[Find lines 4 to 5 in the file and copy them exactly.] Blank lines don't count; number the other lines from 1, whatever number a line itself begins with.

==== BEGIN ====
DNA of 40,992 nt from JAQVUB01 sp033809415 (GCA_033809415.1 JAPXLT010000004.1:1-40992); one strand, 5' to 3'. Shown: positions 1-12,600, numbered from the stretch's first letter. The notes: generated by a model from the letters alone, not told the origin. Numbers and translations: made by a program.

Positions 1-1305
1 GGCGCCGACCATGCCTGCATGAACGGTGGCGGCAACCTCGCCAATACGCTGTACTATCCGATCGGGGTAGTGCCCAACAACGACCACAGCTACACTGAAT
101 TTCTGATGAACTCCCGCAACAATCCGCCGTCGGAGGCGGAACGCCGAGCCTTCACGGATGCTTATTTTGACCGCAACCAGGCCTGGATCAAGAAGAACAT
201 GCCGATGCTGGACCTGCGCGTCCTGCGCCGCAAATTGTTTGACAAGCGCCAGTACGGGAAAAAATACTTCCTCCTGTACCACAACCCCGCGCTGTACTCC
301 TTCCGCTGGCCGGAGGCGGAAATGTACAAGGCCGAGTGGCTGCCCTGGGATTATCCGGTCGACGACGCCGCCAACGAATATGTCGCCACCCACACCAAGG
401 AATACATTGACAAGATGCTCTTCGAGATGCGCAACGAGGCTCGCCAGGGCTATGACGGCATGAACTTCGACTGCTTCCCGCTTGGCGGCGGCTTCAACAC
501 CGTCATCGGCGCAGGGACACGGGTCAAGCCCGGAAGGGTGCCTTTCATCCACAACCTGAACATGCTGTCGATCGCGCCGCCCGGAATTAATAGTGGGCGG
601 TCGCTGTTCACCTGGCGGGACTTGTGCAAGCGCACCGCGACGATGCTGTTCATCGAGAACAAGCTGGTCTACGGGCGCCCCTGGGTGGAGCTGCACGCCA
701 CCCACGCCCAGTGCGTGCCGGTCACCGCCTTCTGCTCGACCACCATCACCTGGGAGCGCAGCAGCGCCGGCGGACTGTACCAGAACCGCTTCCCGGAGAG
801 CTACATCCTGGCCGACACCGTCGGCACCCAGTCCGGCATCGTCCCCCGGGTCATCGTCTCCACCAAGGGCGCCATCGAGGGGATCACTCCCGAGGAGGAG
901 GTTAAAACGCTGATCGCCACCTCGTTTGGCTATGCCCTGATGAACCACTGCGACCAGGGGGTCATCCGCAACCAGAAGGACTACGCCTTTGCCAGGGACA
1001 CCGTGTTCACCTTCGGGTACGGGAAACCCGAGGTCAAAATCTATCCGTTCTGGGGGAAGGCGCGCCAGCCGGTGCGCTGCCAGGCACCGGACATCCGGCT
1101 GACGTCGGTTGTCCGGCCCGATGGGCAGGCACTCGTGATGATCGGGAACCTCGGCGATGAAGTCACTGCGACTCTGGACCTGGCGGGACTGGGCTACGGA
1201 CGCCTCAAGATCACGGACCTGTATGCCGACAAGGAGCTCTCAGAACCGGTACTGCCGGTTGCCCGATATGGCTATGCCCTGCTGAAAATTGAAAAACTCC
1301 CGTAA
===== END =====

101 TTCTGATGAACTCCCGCAACAATCCGCCGTCGGAGGCGGAACGCCGAGCCTTCACGGATGCTTATTTTGACCGCAACCAGGCCTGGATCAAGAAGAACAT
201 GCCGATGCTGGACCTGCGCGTCCTGCGCCGCAAATTGTTTGACAAGCGCCAGTACGGGAAAAAATACTTCCTCCTGTACCACAACCCCGCGCTGTACTCC